Thanks again to Parth, Jaime, Aaron, Chrissy, Riccardo and the rest of the product team for making this possible!
Since the Reporting Services product team announced last year that it was their intention to provide an on premises deployment option for Power BI reports, there has been tremendous interest. Despite their determination to provide clarity around their efforts , there has still been some speculation about how and when we’ll see this capability. I don’t want to jump on the bandwagon and add to the rumors or debate the details. The fact is that product leadership have been more than forthright about their progress and must work through the usual rigor of packaging and supporting a major feature addition when it is ready for release.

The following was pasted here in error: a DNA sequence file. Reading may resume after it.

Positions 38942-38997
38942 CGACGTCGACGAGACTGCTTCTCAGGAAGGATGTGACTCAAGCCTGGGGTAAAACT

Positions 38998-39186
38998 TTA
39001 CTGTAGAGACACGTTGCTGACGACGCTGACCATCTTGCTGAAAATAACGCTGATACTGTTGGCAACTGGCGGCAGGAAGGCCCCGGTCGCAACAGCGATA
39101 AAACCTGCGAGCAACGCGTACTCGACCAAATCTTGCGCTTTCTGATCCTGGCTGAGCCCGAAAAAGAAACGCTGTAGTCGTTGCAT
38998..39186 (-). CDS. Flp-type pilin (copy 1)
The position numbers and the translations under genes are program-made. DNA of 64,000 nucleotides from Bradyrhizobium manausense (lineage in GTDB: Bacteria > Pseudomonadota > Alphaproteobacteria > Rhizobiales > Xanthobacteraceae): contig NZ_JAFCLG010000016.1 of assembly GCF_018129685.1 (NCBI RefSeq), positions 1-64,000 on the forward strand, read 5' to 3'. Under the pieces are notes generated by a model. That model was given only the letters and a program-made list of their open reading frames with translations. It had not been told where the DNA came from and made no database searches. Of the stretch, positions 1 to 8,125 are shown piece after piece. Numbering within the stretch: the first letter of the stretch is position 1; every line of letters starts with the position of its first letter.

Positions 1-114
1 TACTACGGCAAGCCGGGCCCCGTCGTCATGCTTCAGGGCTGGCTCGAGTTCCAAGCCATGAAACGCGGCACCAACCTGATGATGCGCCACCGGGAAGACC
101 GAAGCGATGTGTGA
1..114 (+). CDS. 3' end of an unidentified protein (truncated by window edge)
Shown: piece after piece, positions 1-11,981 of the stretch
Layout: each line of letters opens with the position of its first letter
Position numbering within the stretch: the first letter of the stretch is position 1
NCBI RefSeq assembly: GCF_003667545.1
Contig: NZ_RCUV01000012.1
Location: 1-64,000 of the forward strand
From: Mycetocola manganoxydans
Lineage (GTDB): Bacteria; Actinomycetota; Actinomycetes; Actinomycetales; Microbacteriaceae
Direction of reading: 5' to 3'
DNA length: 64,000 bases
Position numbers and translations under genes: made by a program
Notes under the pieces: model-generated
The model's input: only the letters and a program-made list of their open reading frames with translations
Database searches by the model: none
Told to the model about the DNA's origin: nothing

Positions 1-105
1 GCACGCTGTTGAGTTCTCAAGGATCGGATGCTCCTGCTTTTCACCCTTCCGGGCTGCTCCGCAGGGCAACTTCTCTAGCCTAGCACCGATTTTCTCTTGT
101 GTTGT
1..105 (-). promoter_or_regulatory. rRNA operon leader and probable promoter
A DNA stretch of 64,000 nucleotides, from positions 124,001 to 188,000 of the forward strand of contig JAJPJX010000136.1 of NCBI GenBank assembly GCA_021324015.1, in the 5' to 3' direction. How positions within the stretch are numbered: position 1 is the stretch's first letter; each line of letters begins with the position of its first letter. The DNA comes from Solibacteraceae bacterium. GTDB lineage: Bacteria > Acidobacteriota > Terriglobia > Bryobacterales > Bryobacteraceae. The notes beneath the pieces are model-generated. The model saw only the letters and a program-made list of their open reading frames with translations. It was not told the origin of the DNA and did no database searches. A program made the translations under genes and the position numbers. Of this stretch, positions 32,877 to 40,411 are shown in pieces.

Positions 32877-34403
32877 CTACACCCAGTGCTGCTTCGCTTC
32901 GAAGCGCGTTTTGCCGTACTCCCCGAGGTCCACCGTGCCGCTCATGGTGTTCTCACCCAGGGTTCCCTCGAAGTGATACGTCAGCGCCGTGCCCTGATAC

At the PASS Summit in Seattle a few weeks ago, Riccardo Muti and Chris Finlan announced that the team planned to release a new preview of the enhancements to SQL Server 2016 Reporting Services that could support Power BI reports hosted within the SSRS web portal. Today, they are delivering the goods with an Azure virtual machine that we can use to preview these features. Riccardo was very clear that the VM would be a very early preview and that the actual released product wouldn’t be announced until it was ready. The question on the minds of several community leaders is whether these features will be available in some kind of update for SQL Server 2016 or whether it will be in the next version of SQL Server. I checked with Riccardo Muti, Group Program Manager for SSRS and he says “We’re releasing Power BI reports in ‘SSRS vNext’ as part of the SQL Server vNext wave, but don’t assume ‘vNext’ must mean a couple of years.“ …and, “it’ll be here in 2017“. Now we have a definitive answer.